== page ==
The new clashes broke out after U.S. troops in armored vehicles entered the slum's rutted streets to take someone into custody, said a well-connected resident, Ahmed Manfi. As a result, a peacemaking meeting between a prominent religious leader and U.S. officers was called off, he said.

Shiite political and religious leaders have sought to convince Sadr, the son of a revered religious figure assassinated during the rule of former president Saddam Hussein, that he should transform his militia into a political movement and take part in efforts to form a new government for postwar Iraq.

Discussions between his group and religious leaders in Najaf have been underway since the cease-fire began, but so far without result. Grand Ayatollah Ali Sistani, Iraq's most influential cleric, met with the young upstart last Saturday as part of the effort to draw him into the political process.

Vice President Ibrahim Jafari, who heads the Shiite-based Dawa party, said the U.S. decision to confront Sadr a little over two months ago because of his opposition to the occupation was a mistake. Now, after fighting that cost hundreds of lives, the way to repair the rift is to bring Sadr and his followers into the government or, failing that, persuade them to oppose the government peacefully, he said.

"If we cannot convince them to come into the government, then we should persuade them to convert to a political opposition, using the language of dialogue and not the language of arms," Jafari said in an interview. "We should not push them to the other side."

The same is true of the Sunni Muslim gunmen who have taken over Fallujah, just west of Baghdad, he said. After fighting the Fallujah militias for weeks and vowing to attack the city to bring it under control, U.S. Marines pulled back and ushered in a security force under the command of a former Iraqi general.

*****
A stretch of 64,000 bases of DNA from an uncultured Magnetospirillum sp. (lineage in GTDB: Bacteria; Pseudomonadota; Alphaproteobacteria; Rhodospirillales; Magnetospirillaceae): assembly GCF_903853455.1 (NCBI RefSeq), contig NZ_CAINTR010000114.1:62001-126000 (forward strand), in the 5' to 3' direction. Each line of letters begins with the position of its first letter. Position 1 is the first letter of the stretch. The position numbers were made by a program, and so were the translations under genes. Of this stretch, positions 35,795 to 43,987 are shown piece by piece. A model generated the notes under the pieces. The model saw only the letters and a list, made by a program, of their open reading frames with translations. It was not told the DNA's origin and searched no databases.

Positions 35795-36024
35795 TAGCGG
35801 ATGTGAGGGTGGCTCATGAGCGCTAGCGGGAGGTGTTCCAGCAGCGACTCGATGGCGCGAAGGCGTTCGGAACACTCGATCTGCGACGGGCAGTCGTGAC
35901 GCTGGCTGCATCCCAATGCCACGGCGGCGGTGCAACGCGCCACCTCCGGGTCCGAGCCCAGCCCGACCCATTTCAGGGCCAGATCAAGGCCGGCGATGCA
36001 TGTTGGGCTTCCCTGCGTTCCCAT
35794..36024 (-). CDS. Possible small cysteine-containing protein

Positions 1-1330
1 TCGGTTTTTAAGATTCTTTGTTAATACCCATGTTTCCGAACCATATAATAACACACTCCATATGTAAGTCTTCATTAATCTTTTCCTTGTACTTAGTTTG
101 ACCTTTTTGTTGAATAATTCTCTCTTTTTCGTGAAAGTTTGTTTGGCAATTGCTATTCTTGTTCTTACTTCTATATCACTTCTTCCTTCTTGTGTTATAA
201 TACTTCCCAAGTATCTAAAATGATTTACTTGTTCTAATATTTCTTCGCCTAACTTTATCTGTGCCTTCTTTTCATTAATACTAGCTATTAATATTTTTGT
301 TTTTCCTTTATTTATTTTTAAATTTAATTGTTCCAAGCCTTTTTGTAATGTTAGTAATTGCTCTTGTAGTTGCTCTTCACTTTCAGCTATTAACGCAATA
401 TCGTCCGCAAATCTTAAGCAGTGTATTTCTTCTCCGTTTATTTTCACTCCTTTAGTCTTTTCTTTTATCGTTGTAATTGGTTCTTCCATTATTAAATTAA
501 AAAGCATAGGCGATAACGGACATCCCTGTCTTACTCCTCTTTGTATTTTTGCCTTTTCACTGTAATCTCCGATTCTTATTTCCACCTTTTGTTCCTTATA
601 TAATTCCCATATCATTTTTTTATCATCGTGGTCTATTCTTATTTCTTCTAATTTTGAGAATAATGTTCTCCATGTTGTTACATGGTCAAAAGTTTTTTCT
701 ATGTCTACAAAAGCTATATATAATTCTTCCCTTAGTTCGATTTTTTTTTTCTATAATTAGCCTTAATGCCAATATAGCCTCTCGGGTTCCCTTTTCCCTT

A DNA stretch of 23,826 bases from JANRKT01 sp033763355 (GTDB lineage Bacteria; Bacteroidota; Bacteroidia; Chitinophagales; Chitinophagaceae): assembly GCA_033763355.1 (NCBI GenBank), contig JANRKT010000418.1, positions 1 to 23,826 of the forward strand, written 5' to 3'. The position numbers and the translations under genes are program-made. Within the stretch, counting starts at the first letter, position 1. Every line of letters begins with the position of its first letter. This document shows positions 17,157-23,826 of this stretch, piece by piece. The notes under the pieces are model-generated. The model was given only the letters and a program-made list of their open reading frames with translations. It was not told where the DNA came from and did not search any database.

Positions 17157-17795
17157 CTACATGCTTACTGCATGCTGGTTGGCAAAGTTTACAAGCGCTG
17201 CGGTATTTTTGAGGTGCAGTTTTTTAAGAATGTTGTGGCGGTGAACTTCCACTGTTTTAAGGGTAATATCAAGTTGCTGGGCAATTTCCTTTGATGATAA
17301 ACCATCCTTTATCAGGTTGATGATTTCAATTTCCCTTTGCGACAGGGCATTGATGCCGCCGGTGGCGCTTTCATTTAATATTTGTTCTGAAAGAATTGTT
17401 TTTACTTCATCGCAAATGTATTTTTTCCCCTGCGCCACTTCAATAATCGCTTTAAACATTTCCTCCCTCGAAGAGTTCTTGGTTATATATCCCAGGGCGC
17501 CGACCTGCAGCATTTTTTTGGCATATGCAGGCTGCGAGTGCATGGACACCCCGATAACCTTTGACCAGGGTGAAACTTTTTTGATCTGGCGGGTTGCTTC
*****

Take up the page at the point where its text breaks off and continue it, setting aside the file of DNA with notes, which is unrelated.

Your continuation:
"The solution now is a political solution," Jafari said.

Jafari said his advice along these lines was not heeded by U.S. military commanders and the U.S. administrator of Iraq, L. Paul Bremer, when the original decisions were made to go after Sadr and try to crush resistance in Fallujah.

The U.S.-led Coalition Provisional Authority and the new interim government issued an order Tuesday declaring all Iraqi militias illegal and barring their leaders or members from holding office for three years. Sadr's Mahdi Army was left out of the negotiations that led to the order, which were underway as he fought U.S. occupation forces. As a result, his movement was outlawed, and he and his followers were banned from running for office or entering the government.

Jafari said Sadr's group may be asked to send envoys to a 1,000-member convention of Iraqi political groups that will meet next month to pick a provisional national assembly. "Any part of Iraqi society should be invited," he said.

Prime Minister Ayad Allawi, meanwhile, estimated that anti-occupation insurgents have caused $200 million in damage to the Iraqi oil industry in the past seven months, attacking pipelines and other installations about 130 times. Allawi, speaking before a government meeting in Baghdad, said those who sabotage Iraqi oil equipment were "terrorists and foreign fighters," not the anti-U.S. patriots they claim to be.

Insurgents attacked a major pipeline in northern Iraq on Wednesday as part of their campaign to shake Allawi's interim government. As a result of the damage, Oil Ministry officials estimated the country's electricity production would sag by 10 percent. Lack of electricity has been one of post-Hussein Iraq's main headaches, and one of the most important reasons for popular disenchantment with the U.S. occupation.

[The U.S. military announced on Friday that a U.S. soldier died of wounds sustained during an attack in eastern Baghdad on Wednesday, according to the Reuters news service. Four other soldiers were wounded in the attack, the news service reported, citing a military statement.]

Special correspondent Saad Sarhan in Najaf contributed to this report.